You’ve got the pandemic which has pushed sections of the working class into poverty that never thought they would be there. Unemployment at rates no one thought would be there. And we’re still nowhere near out of this thing. The vaccination is rolling out so slowly. The economic crisis is going to get deeper. It has freaked out Wall Street. It is somewhat like a 1930s kind of scenario where there is the possibility that enough sections of capital will see the need for a really big stimulus and maybe even get some of the climate.

 

Now, I guess what I’m saying is it’s actually a good time for progressives to be pushing Biden because it’s a freaky moment.

Jeff Cohen

There’s no doubt. I mean, we have this window of opportunity. Part of it is that there are sectors of capital that are not as ferocious as they were during the Clinton and Obama years. And you know running things and putting a clampdown on things. And the left, I should say, is stronger, better-organized, better-network, better- funded than it was in the past. So I love looking at history because think about it. Capitalism, with the financial crisis of 2007-2008 crashed. Obama had a near landslide, he won Indiana, he won North Carolina, they had a real opportunity to do things.

 

Many progressives that had worked for Obama to defeat Clinton sort of went into deep sleep. And Obama dithered and he vacillated and he hesitated. He was so intent on getting a few Republican senators to join him that he whittled down his own stimulus. That, as you say, mainstream economists were saying even back then in 2009, you need a stimulus of this amount. And Obama was just negotiating downward before he was even at the negotiating table because of his need for bipartisanship or to appear bipartisan.

Paul Jay

This is where I think it is a different moment here. I mean, I don’t think it was just he had some emotional need for bipartisanship. Wall Street wanted to use the Republicans and bipartisanship to slow down, restrict, any progressive instinct the Obama administration might have. And I don’t think they had much progressive instinct. But we’re in this different moment now where Wall Street actually is very pro stimulus.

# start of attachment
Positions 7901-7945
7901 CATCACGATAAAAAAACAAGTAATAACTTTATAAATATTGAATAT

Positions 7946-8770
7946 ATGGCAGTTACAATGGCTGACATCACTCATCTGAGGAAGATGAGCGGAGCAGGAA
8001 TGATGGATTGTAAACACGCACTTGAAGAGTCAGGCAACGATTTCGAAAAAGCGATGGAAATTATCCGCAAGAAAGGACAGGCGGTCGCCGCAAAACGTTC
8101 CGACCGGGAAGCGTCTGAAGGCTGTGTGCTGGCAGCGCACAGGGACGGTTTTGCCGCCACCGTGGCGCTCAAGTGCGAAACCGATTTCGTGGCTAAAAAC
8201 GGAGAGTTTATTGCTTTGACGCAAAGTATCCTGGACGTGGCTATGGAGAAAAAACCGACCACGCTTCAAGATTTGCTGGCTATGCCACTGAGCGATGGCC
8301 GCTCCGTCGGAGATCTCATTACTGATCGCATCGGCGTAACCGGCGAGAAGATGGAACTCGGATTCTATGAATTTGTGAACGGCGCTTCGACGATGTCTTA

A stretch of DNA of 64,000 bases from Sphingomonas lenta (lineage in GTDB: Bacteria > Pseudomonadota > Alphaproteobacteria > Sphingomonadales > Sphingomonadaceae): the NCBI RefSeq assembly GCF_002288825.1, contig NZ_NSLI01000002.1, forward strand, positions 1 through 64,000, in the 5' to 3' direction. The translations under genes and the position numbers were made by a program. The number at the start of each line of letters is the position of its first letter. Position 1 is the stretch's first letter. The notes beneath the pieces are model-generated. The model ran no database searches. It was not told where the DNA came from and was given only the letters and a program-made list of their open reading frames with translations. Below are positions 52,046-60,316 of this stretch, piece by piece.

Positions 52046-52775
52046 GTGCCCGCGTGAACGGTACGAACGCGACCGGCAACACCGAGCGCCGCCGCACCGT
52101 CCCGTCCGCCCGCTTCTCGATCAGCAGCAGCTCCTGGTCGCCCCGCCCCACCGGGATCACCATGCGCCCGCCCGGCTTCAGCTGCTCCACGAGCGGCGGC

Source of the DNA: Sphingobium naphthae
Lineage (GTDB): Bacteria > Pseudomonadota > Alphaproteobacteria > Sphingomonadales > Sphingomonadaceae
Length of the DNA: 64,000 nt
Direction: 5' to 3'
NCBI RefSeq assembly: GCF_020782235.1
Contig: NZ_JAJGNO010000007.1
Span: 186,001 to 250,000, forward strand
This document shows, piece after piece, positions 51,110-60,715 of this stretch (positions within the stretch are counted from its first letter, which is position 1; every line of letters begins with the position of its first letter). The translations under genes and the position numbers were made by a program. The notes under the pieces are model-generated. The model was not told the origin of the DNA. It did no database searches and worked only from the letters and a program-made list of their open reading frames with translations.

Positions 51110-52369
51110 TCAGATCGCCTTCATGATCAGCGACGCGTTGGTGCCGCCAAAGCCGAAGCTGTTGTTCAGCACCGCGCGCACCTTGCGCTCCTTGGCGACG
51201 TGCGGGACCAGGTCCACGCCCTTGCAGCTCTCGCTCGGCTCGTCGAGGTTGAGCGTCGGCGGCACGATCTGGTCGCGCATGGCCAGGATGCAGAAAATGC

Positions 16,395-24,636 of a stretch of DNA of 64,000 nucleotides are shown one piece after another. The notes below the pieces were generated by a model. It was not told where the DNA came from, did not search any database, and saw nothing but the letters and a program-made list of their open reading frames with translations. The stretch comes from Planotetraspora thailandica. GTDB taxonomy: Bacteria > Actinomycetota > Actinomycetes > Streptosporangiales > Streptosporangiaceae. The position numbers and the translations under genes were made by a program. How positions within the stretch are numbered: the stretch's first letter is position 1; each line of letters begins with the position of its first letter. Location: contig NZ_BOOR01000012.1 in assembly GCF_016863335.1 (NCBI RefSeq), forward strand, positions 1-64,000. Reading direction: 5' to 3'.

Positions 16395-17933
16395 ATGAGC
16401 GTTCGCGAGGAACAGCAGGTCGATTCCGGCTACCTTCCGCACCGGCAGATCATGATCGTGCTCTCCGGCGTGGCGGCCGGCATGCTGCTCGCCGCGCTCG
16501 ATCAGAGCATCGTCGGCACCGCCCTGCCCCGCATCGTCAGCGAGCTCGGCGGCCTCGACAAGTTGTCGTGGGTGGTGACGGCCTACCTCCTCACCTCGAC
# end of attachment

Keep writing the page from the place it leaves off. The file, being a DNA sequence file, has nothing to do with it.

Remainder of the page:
Jeff Cohen

Yeah, I’m not arguing with you that Wall Street may be in a different place, but let’s not forget that Obama, there were 60 Democrats in the Senate. You know, Obama had a massive majority in the House. So if he wanted to be Franklin Roosevelt and fight the economic royalists, he could have done a lot.

Paul Jay

And he didn’t want to.

Jeff Cohen

Of course not. He appointed. You know, you and I have discussed this in the past. He appointed all these Wall Streeters to run his economic team. We know that. I love history. I mean, when we think about the failures of progressives in 2009 that they weren’t loud enough. And, you know, we’re getting pushback from liberals. Give Biden a chance. He’s only been in there a week, 10 days.

 

What are you guys doing? We worked so hard to defeat Trump. I mean, we’re learning from history. The left can’t go to sleep. Progressive activism cannot stop. I think of the 30s. I think of the two times in our history when there was really legislative transformation forward for the U.S. public and the working class. In the 1930s, in the 1960s. In the 1930s, Roosevelt was not elected on a progressive platform. But during the first two years of Roosevelt, there was a general strike in San Francisco led by the longshore workers, a general strike in Minneapolis led by the Teamsters.